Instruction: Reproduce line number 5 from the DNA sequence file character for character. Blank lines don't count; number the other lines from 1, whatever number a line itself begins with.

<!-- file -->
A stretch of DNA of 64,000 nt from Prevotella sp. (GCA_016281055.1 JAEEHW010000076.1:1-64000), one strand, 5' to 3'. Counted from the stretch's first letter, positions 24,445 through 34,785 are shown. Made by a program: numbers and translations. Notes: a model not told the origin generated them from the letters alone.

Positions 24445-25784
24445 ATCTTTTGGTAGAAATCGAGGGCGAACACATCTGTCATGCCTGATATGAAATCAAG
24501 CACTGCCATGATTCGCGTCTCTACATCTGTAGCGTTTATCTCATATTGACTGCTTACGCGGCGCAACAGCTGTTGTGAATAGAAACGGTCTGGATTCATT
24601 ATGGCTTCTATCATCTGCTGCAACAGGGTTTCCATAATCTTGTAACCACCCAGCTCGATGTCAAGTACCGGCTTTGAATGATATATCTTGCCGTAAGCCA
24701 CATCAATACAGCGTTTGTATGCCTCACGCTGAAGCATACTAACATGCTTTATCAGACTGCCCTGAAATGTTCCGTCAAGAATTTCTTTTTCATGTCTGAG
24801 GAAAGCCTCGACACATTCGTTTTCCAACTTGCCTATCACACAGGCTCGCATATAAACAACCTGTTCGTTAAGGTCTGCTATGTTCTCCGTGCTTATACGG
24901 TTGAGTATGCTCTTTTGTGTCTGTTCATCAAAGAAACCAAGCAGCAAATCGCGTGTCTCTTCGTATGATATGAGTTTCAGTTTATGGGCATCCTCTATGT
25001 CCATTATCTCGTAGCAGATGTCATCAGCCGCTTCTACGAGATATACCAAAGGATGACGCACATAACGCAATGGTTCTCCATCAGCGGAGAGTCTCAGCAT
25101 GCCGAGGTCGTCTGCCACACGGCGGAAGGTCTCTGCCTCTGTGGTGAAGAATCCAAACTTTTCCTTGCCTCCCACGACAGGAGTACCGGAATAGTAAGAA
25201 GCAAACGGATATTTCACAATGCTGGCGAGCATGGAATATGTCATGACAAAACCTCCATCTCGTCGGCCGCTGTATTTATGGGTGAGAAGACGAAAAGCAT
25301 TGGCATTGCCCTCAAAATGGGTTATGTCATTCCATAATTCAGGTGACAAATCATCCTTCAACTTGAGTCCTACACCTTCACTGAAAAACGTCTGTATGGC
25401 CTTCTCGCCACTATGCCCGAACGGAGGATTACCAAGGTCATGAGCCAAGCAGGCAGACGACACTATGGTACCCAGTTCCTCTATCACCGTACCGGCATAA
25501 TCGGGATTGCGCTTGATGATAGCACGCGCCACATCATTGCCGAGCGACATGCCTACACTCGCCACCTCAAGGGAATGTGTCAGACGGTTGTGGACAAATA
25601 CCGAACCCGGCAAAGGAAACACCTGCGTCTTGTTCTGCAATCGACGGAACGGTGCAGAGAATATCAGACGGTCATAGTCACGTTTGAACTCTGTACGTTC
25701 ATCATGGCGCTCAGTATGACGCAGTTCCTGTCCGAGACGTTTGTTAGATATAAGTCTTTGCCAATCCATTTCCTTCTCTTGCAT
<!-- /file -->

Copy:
24601 ATGGCTTCTATCATCTGCTGCAACAGGGTTTCCATAATCTTGTAACCACCCAGCTCGATGTCAAGTACCGGCTTTGAATGATATATCTTGCCGTAAGCCA